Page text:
You can download a Windows 10 ISO, and enter your Windows 7/Windows 8/Windows 8.1 product key in the Setup program. This still works to obtain for yourself a free license of Windows 10! The OS will be genuine and activated, with no cost for the upgrade.
Option #2. Linux
If you can't stand Windows 10, or if your tasks do not involve any Windows-exclusive software, you can try to go with Linux. With Linux, there will be an initial learning curve but once you have learned things, it will offer you greater flexibility and options than Windows.
Linux runs great on both modern and old hardware. Here, I have an old Lenovo S10-2 netbook, which was slow even for its time. I have Xubuntu 18.04 LTS installed there, and it gives me a decent performance.
If you are new to Linux, I suggest you to go with Linux Mint, Xfce edition. It is well-packed with software, covering most of the needs of an average user.
More experienced users may find Mint a bit bloated. One day you may realize that you do not use most of the pre-installed apps. That is where Xubuntu comes into play.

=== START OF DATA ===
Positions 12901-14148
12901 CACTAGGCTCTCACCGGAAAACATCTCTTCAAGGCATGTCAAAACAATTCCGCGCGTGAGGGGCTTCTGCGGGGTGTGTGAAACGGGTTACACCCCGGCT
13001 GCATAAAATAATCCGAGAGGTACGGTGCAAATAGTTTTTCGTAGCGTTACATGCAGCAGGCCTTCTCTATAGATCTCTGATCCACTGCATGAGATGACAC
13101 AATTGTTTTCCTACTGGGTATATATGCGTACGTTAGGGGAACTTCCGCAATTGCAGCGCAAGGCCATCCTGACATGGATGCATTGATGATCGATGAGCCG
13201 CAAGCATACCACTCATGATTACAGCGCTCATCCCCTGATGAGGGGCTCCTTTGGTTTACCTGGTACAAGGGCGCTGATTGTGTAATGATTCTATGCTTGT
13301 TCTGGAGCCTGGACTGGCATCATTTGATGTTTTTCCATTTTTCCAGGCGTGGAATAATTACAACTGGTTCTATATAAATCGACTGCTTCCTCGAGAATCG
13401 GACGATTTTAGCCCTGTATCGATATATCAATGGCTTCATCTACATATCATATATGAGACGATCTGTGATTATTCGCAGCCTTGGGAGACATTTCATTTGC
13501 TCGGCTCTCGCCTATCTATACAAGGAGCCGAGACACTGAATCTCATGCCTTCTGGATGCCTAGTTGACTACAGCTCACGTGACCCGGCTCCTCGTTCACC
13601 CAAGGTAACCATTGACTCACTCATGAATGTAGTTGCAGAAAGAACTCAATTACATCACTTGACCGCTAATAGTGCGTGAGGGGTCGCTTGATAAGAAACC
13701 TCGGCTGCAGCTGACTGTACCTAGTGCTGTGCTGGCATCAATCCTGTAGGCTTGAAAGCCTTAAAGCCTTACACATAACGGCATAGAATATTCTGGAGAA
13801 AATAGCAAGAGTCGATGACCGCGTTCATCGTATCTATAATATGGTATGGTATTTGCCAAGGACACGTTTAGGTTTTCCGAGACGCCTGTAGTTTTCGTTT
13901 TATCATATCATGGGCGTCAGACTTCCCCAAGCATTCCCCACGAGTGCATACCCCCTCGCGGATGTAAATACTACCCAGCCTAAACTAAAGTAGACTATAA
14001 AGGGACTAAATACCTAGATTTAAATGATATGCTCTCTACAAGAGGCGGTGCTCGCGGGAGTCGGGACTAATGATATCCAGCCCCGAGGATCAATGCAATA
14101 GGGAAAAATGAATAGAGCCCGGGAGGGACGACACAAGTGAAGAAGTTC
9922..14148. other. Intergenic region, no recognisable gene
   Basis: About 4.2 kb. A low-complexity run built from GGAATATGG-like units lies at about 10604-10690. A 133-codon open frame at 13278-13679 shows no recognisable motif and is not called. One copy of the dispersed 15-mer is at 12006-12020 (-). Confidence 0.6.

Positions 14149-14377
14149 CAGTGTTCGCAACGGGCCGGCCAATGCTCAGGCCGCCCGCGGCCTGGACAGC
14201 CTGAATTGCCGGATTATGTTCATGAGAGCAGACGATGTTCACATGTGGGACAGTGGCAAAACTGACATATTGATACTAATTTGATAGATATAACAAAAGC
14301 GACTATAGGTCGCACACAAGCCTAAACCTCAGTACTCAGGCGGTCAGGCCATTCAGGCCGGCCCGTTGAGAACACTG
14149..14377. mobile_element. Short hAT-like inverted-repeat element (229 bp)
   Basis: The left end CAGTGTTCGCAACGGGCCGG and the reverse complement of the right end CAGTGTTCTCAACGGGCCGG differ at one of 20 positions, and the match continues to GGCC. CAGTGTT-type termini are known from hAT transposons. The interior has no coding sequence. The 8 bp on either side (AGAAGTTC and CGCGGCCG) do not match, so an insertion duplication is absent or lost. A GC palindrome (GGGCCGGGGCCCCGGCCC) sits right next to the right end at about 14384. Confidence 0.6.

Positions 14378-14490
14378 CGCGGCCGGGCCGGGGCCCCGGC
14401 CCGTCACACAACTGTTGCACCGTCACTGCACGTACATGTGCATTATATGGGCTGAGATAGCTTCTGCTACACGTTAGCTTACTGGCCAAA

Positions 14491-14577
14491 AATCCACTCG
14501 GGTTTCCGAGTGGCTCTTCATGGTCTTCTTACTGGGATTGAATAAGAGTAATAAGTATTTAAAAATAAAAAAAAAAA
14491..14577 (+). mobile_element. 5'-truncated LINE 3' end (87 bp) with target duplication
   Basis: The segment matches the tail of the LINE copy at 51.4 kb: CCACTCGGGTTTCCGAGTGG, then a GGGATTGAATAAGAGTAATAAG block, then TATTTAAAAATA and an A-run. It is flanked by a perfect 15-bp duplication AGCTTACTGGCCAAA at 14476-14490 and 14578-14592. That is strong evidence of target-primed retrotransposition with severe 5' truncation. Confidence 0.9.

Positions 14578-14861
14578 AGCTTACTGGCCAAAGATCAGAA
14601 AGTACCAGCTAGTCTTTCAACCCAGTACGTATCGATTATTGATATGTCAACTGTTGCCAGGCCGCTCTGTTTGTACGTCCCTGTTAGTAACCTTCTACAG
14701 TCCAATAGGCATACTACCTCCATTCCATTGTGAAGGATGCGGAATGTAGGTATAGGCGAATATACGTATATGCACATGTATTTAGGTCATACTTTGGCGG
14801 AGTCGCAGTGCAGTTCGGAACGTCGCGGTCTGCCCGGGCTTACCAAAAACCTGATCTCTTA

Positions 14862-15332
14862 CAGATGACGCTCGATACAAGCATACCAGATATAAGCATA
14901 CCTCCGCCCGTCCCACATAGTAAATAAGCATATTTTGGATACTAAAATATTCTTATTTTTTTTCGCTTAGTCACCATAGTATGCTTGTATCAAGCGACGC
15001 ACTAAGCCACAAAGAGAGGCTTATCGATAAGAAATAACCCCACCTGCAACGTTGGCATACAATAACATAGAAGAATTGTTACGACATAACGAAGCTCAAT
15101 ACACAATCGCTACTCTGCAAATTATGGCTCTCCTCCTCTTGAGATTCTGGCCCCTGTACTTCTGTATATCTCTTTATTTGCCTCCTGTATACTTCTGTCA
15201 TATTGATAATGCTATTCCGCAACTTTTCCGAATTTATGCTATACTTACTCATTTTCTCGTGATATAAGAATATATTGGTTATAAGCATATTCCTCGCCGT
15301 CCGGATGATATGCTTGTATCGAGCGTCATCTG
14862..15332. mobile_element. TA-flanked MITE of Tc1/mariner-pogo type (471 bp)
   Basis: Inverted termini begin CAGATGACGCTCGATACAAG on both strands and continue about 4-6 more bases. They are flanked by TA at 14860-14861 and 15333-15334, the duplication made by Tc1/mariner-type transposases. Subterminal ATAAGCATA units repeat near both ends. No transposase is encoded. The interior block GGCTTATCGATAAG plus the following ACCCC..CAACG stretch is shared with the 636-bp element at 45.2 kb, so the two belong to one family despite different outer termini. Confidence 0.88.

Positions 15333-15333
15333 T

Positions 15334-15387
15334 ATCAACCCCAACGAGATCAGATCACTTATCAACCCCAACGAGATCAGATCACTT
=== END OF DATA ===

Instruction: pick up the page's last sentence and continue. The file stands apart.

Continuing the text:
Linux Mint is actually based on Ubuntu, with their own customizations and newer desktop environment versions on top of it. Xubuntu is a Ubuntu version with Xfce instead of Gnome 3. It has less apps available out of the box, but still has everything you need to start using your computer.
If you decide to continue with Linux, I strongly recommend you to go with Xfce-powered edition of the chosen distro. Xfce is a slick, highly customizable and yet user friendly desktop environment. Its built-in apps like the Ristretto image viewer, the Thunar file manager, MousPad, Power Manager, and others are really simple to use, and reliable. I have tried other DEs, including popular solutions like KDE, Cinnamon, MATE - they all have minor but annoying issues, at least for me.
So, Microsoft today officially said goodbye to one of its most popular and successful products. What are your plans for the future? What are you going to use as your every-day operating system? Share your decision in the comments below!